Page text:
Read more about it at "BBC Airs, Releases Program under Creative Commons License."

Wikimedia Commons Gets 250,000 Creative Commons Licensed Images from Saxony-State and University Library Dresden

Posted in Creative Commons/Open Licenses, Open Access, Research Libraries on April 2nd, 2009

The Land Library of Saxony-State and University Library Dresden has agreed to make 250,000 image files available on the Wikimedia Commons under a Creative Commons Attribution-Share Alike license.

Here's an excerpt from the announcement:

As the first German library, the Land Library of Saxony-State and University Library Dresden (SLUB) has concluded a cooperation agreement with Wikimedia Germany e.V. In a first step, the German Photo Collection of the SLUB makes available ca. 250,000 image files from its repository for free use to Wikimedia Commons, a sister project of Wikipedia.

The photos, the corresponding captions and further meta data will be uploaded to Commons during the coming months by voluntary helpers of Wikimedia, then connected step-by-step with personal identification data and the relevant Wikipedia articles. Apart from that, the metadata supplied by the German Photo Collection can be enriched, commented on and supplied with geographical detail by Wikipedia users. All results of this work are flowing back to the database of the German Photo Collection. In this way, the SLUB too directly profits from the new collaboration.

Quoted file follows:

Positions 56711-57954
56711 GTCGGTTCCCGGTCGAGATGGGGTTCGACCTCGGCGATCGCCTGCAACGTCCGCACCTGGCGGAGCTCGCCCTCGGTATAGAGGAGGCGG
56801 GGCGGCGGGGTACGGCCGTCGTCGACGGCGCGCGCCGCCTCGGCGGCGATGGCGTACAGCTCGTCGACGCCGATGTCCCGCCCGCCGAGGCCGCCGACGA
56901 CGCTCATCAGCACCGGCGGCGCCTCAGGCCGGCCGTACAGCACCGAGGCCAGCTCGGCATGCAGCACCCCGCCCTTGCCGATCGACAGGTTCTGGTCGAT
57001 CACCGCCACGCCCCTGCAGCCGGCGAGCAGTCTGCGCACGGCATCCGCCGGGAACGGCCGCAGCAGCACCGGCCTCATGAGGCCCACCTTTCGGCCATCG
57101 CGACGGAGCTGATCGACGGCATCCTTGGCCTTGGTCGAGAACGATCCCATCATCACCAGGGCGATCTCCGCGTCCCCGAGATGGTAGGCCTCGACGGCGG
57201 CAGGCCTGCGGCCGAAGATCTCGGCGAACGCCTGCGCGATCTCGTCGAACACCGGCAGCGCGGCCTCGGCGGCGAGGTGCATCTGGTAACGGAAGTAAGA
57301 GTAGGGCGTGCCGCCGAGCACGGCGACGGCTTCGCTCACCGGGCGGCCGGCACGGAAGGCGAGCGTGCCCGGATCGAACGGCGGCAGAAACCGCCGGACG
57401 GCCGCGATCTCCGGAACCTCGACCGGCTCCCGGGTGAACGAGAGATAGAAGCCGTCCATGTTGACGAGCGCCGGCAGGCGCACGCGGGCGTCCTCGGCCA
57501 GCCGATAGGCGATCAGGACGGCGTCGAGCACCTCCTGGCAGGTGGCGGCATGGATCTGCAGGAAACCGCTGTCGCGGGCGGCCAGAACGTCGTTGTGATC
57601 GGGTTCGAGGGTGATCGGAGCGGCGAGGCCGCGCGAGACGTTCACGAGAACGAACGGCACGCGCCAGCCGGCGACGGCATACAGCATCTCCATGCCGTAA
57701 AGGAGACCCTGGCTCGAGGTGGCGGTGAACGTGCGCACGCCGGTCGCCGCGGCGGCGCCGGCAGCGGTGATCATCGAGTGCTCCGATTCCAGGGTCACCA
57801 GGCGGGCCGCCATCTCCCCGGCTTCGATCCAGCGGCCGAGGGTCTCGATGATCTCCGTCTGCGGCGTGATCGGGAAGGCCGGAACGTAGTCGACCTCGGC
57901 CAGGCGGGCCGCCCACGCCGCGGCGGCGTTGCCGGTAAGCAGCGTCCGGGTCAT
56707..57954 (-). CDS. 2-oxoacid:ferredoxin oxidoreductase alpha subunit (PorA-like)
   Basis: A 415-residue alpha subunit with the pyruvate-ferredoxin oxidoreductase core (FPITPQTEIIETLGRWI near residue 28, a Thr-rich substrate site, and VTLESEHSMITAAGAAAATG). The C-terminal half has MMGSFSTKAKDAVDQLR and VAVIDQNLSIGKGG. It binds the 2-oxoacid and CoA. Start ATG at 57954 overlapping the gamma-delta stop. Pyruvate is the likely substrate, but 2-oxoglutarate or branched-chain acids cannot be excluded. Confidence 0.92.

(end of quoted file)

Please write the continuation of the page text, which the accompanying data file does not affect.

No rights of third parties concerning the image material supplied are standing in the way of using it under the free license "Creative Commons BY-SA 3.0". The cooperation will, in the words of Dr Jens Bove, the director of the German Photo Collection, "enhance the publicity and reach of the photographic treasures of the German Photo Collection". At the same time, the SLUB is a clear testament to the support of the international Open Access Initiative, which seeks open access to scientific information.

Over 100 Million Creative Commons Licensed Images on Flickr

Posted in Creative Commons/Open Licenses on March 29th, 2009

There are now over 100 million Creative Commons licensed images on Flickr.

The post "Analysis of 100M CC-Licensed Images on Flickr" examines what types of licenses are used for those images. Here's a brief breakdown:

  • Attribution-Noncommercial-No Derivative Works: 33%
  • Attribution-Noncommercial-Share Alike: 29%
  • Attribution Non-Commercial: 14%
  • Attribution: 12%
  • Attribution-Share Alike: 8%
  • Attribution-No Derivatives: 4%

In light of these results, the author states:

Thus it would seem that the bulk of photos are licensed rather restrictively. That basically means authors rarely tend to release their works with creative and commercial freedoms. 76% of all photos bar commercial use. At the same time, it means that 24%, or 24 million photos, do allow for commercial use with minimal restrictions. For example, over 12 millions photos are completely free to use, as long as the author of the image is attributed.

DCC Overview of the Science Commons

Posted in Copyright, Creative Commons/Open Licenses, Open Access on March 4th, 2009

The Digital Curation Centre has released an overview of the Science Commons as part of its Legal Watch Papers series.

Here's an excerpt:

Science Commons is a branch of Creative Commons that aims to make the Web work for science the way that it currently works for culture. It is a non-profit organisation aimed at accelerating the research cycle which they define as "the continuous production and reuse of knowledge that is at the heart of the scientific method." Science Commons describes itself as having three interlocking initiatives: making scientific research 'reuseful'; enabling 'one-click' access to research materials; and integrating fragmented information sources

The New Creative Commons License: CC0 1.0 Universal Lets Rights Holders Waive Their Rights